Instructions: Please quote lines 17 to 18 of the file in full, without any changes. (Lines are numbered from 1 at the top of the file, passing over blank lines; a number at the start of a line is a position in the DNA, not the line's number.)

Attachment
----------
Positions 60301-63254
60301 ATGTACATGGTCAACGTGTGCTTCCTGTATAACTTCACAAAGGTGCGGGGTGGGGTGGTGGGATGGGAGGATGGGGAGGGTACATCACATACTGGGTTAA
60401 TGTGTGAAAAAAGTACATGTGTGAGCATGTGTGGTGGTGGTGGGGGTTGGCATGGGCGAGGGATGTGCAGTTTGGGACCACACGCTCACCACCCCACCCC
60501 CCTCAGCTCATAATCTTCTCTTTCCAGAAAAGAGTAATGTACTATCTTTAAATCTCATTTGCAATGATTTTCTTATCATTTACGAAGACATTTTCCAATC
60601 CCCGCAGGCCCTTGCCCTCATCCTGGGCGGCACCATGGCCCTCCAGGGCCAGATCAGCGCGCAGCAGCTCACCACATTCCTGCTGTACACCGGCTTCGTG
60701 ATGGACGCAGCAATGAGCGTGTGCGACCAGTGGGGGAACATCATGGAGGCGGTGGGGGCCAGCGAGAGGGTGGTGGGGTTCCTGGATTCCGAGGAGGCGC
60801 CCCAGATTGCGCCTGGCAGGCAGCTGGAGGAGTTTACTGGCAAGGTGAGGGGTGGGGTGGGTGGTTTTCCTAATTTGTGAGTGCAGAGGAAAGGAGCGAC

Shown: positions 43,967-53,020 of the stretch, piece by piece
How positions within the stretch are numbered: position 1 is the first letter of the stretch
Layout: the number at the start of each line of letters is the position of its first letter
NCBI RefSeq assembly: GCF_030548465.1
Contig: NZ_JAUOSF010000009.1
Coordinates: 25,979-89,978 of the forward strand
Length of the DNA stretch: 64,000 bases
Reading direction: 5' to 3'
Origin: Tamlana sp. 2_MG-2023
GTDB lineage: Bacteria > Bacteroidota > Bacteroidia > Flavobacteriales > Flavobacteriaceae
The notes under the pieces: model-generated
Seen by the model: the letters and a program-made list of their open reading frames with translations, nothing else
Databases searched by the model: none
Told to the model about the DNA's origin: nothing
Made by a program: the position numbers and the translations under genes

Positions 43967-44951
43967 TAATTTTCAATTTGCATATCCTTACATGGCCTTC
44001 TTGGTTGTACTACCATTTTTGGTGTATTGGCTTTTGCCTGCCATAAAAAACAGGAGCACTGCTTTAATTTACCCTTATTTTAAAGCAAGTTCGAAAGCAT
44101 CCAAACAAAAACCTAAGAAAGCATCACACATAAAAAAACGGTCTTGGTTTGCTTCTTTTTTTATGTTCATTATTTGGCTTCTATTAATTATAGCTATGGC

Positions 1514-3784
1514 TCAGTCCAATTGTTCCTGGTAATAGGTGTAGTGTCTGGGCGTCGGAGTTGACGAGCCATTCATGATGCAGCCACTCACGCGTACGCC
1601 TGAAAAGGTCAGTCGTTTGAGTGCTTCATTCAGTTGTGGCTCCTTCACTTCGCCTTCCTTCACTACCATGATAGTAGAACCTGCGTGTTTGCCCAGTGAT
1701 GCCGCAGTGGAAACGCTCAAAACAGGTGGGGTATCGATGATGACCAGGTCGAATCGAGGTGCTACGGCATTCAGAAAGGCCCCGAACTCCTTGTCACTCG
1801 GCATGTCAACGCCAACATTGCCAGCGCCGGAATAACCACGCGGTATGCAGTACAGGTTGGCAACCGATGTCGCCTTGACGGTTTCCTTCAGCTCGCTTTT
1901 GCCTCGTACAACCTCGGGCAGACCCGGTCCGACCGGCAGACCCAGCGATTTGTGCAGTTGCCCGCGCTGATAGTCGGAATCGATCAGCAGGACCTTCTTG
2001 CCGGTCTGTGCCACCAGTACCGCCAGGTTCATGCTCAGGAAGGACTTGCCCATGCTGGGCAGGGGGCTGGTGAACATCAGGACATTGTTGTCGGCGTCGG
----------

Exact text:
GTDB lineage: Bacteria > Bacteroidota > Bacteroidia > Flavobacteriales > Flavobacteriaceae
The notes under the pieces: model-generated